Noninvasive retinal imaging device detects Alzheimer’s 20 years in advance
July 22, 2014
Cedars-Sinai Medical Center researchers have developed a noninvasive retinal imaging device that can provide early detection of changes indicating Alzheimer’s disease 15 to 20 years before clinical diagnosis.
“In preliminary results in 40 patients, the test could differentiate between Alzheimer’s disease and non-Alzheimer’s disease with 100 percent sensitivity and 80.6 percent specificity, meaning that all people with the disease tested positive and most of the people without the disease tested negative,” said Shaun Frost, a biomedical scientist and the study manager at the Commonwealth Scientific and Industrial Research Organisation (CSIRO), Australia’s national science agency.
Keith Black, MD, professor and chair of Cedars-Sinai’s Department of Neurosurgery and director of the Maxine Dunitz Neurosurgical Institute and the Ruth and Lawrence Harvey Chair in Neuroscience, said the accumulation of beta-amyloid plaque in the brain is a hallmark sign of Alzheimer’s, but current tests detect changes only after the disease has advanced to late stages.
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Researchers believe that as treatment options improve, early detection will be critical, but existing diagnostic methods are inconvenient, costly and impractical for routine screening.
“PET scans require the use of radioactive tracers, and cerebrospinal fluid analysis requires that patients undergo invasive and often painful lumbar punctures, but neither approach is quite feasible, especially for patients in the earlier stages of disease,” he said. Positron emission tomography, or PET, is the current diagnostic standard.
“A few years ago, we discovered at Cedars-Sinai that the plaques associated with Alzheimer’s disease occur not only in the brain but also in the retina.”
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“By ‘staining’ the plaque with curcumin, a component of the common spice turmeric, we could detect it in the retina even before it began to accumulate in the brain. The device we developed enables us to look through the eye — just as an ophthalmologist looks through the eye to diagnose retinal disease — and see these changes.”
This clinical trial was designed to enable researchers to correlate retinal plaque detected by optical imaging with brain plaque detected by PET scans. Studies involved three groups: patients diagnosed with Alzheimer’s, a group with mild cognitive impairment, and a group of people with no evidence of brain abnormality.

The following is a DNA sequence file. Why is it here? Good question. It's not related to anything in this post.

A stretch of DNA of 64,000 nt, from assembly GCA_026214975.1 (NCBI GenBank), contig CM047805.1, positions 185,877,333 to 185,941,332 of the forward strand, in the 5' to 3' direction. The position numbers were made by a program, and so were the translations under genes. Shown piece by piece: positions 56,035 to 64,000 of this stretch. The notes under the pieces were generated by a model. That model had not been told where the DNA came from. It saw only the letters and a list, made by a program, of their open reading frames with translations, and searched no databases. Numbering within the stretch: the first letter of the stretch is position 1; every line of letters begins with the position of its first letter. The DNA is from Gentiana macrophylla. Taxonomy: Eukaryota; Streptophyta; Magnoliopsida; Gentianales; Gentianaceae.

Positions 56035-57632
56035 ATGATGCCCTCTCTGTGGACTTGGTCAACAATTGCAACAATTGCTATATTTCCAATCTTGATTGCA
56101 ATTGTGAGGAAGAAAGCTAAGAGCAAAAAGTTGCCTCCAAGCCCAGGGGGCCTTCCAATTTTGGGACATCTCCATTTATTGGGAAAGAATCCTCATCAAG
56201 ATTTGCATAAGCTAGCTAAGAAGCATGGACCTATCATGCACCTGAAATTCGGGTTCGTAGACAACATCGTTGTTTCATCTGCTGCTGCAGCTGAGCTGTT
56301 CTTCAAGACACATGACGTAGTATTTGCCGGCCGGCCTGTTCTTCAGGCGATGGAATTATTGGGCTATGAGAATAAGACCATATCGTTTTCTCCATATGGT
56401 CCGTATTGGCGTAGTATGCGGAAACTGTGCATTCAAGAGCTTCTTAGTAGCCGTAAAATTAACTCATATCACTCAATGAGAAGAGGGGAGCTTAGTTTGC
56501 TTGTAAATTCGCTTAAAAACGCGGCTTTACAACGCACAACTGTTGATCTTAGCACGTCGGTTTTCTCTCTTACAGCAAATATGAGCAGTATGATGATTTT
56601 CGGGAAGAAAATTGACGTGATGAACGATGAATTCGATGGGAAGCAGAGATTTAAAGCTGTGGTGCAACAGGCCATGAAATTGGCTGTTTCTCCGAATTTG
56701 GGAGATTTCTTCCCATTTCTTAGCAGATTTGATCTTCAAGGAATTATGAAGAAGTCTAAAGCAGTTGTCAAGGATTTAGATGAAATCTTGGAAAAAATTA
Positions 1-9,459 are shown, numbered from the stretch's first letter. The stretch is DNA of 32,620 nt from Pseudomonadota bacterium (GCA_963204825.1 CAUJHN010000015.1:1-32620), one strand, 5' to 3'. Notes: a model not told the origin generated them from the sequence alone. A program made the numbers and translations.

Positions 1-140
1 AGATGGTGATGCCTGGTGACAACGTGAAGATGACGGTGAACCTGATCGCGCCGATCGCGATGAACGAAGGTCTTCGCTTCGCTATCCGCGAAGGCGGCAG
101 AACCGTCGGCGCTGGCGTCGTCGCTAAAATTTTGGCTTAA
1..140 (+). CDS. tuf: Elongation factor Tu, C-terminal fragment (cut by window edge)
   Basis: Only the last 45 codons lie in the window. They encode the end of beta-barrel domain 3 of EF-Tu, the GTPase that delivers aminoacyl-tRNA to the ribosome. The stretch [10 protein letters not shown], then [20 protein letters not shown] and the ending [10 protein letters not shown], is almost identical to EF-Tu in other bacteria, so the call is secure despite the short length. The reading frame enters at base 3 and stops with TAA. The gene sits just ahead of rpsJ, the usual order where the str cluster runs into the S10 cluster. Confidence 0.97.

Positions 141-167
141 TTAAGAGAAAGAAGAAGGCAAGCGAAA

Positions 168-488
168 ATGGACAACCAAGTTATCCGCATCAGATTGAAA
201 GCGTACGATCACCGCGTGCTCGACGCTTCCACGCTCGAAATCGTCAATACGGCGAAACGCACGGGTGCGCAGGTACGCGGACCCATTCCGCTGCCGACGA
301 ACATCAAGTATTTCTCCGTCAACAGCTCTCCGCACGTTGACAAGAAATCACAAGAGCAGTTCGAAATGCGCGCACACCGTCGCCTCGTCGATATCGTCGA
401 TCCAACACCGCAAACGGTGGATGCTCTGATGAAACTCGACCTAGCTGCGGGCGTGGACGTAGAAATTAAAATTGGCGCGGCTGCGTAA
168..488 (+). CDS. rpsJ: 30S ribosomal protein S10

“This large double-blind clinical trial appears to validate our novel human retinal amyloid imaging approach using curcumin labeling. It further demonstrates significant correlation with brain amyloid burden, thereby predicting accumulation of plaques in the brain through the retina,” said Koronyo-Hamaoui, a faculty principal investigator and head of the Neuroimmunology and Retinal Imaging Laboratory at Cedars-Sinai.
FDA approval in 2015 sought
One goal of the research is to “detect the changes of Alzheimer’s disease as early as possible so that as treatment approaches improve we will be able to provide interventions before cognitive deficits appear — in other words, before too much irreversible damage has been done,” Black explained to KurzweilAI in an email interview.
“A second goal is to develop a method for monitoring the effectiveness of treatments. We believe retinal imaging may make both of these goals possible. The retina is actually part of the central nervous system, and we have shown that Alzheimer’s-associated amyloid accumulates in the retina even before it affects the brain. This appears to give us a way to predict Alzheimer’s changes in the brain before they occur, and it may give us a simple and cost-effective way to gauge disease progression and treatment benefit.
“We are aiming for FDA approval in 2015.”
The optical-imaging technology has been licensed by Cedars-Sinai to NeuroVision Imaging LLC for further development. “Potentially, this could be a 20-minute test which you could get when you go to your ophthalmologist for your regular eye screening,” Black, who is chairman of the company, said in the video.
The retinal imaging study is being conducted as part of the Australian Imaging, Biomarkers and Lifestyle Flagship Study of Ageing, often referred to as AIBL, a longitudinal research cohort with more than 1,300 subjects. It is a collaborative effort of Austin Health, the CSIRO, Edith Cowan University, the Florey Institute of Neuroscience and Mental Health and the National Ageing Research Institute, with NeuroVision Imaging LLC providing image processing, and data collection and analysis support for the retinal imaging substudy.
The researchers presented their findings July 15 at the Alzheimer’s Association International Conference 2014 in Copenhagen.